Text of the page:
The only traces of the sixties expounded so vociferously in his last womenswear show came via the futurism of Couregges and Cardin.
Sad but true: what is fashion about if not surface? Here, all that glistens is assumed gold, and it's what's on the outside that counts. But Tomas Maier's Bottega Veneta is the last place you expect to see it expounded. This is the house founded on the idea that your own initials are enough and a designer who always finds it more seductive to whisper than to shout from the rooftops. It's stealth wealth for the immensely rich. His Spring 2012 menswear collection was more of the same.
It felt like a return to Bottega core values. The only traces of the sixties expounded so vociferously in his last womenswear show came via the futurism of Couregges and Cardin. The cosmonaut suits of the former made a single appearance as a slim belted overall, but their essence slid through every outfit. Maier started by looking at all-in-ones, but reasoning that few men would be willing to zip themselves into an oversized baby-gro, he instead distilled their streamlined essence into an entire collection. Everything was cleaved close to the body, trousers tapered in, jackets cut close, sleeves narrow, shirt collars small and buttoned right up. Cardin's Mao suits got a look-in in tab-fronted safari jackets, while matchy-matchy pattern gave the impression of a slick unity between separate garments. Covering up for summer? Sounds stifling, but it made perfect sense.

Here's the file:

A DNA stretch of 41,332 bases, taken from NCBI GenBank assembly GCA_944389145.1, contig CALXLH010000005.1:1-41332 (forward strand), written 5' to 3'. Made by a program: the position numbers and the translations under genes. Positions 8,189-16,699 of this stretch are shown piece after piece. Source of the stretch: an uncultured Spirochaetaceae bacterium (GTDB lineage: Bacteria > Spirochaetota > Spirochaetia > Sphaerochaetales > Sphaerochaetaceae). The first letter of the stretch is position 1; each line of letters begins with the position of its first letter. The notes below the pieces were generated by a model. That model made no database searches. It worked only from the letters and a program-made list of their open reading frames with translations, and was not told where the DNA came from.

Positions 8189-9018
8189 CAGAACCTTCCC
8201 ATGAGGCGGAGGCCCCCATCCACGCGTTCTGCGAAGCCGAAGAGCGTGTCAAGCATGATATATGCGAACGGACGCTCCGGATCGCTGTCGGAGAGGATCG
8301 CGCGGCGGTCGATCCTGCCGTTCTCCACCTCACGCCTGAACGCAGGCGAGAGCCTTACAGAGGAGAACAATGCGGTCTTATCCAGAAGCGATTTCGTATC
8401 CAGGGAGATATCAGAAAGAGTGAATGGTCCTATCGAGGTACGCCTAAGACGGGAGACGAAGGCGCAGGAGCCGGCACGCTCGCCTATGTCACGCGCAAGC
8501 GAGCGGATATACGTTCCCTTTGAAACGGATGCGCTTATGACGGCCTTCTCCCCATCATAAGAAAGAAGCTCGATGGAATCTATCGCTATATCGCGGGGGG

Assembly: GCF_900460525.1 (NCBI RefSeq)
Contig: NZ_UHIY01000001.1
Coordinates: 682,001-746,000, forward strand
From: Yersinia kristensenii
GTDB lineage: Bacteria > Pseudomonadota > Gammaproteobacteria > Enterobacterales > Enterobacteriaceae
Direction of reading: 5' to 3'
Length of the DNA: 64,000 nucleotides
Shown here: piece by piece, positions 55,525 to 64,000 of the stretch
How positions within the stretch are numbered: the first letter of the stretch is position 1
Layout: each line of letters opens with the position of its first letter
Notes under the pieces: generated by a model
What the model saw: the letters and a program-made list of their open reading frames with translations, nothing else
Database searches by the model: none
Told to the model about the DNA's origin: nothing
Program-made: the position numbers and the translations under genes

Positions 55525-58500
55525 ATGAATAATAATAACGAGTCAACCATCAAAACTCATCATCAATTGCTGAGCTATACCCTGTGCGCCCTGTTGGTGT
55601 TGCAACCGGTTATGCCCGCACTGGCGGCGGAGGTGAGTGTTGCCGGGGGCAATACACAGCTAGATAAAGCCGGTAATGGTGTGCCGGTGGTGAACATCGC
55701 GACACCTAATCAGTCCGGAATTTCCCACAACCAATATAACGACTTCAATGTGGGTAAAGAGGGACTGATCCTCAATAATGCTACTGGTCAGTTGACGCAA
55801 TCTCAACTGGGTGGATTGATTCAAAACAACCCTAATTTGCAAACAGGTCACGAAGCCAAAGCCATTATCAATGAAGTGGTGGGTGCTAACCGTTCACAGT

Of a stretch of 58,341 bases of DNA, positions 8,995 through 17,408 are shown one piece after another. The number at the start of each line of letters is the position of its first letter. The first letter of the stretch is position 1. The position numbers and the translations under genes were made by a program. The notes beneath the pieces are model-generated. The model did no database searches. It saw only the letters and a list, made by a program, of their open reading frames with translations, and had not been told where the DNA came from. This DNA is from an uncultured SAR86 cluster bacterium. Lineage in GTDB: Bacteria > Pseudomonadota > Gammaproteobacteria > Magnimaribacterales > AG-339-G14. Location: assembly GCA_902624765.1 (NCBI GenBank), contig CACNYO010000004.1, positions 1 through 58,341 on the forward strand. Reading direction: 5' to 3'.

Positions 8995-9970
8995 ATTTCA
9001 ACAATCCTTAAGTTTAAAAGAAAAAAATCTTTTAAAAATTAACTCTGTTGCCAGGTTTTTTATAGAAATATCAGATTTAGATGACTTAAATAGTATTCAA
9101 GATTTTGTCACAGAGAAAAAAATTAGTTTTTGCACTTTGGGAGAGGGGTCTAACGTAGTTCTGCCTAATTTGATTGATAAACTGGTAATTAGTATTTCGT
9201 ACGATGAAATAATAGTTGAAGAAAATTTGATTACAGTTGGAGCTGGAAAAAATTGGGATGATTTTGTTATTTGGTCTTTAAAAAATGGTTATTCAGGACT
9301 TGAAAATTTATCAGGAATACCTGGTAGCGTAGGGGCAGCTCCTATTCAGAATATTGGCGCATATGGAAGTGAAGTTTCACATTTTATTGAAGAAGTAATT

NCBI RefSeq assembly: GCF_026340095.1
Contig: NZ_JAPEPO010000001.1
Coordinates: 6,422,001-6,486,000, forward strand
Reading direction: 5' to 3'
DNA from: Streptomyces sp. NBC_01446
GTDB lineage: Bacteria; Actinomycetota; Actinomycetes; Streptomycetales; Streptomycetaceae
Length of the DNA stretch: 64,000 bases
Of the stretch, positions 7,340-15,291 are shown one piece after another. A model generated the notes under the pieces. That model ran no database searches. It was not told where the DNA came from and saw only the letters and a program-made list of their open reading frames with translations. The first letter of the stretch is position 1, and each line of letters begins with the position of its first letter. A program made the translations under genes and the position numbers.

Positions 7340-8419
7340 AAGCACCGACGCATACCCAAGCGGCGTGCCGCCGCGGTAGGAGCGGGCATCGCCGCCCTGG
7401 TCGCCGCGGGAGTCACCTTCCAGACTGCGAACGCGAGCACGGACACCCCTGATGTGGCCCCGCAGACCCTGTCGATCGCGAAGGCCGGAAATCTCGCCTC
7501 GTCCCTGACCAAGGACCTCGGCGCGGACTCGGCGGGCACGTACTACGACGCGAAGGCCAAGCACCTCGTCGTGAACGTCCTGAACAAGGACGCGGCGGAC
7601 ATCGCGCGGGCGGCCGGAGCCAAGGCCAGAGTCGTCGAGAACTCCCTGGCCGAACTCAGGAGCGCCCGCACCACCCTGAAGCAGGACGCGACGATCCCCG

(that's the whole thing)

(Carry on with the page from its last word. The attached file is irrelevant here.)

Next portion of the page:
That expanse of cloth, of course, offered Maier ample space to explore the ideas of surfaces: layering pattern over pattern to different visual effects. Sometimes it was head-to-toe - like the lumberjack checks that cross-hatched across seersucker trouser and nappa leather shirt, sometimes a shirt and cardigan matched like a male twinset, and sometimes a chink of contrast sliced an otherwise one-tone outfit in two - a hem of shirt emerging between jacket and trouser, for example. Maier even streamlined that idea, adding contrast waistbands to his trousers.
The clever part was pretty much all of it - most designers would have got stuck on the jumpsuit, knocked out a few editorial-friendly onsies and filled the rest with staid suits. Maier offered a few straightforward suits at the end too, but they came in brilliant white, Aegean turquoise and celadon over shirts in multicoloured pattern or bleached denim, without a hint of black. That was oddly invigorating in a spring season that seems to herald the Great Masculine Renunciation mark two via the two-button black suit. But bucking the trend is what Tomas Maier, and his customer, are all about.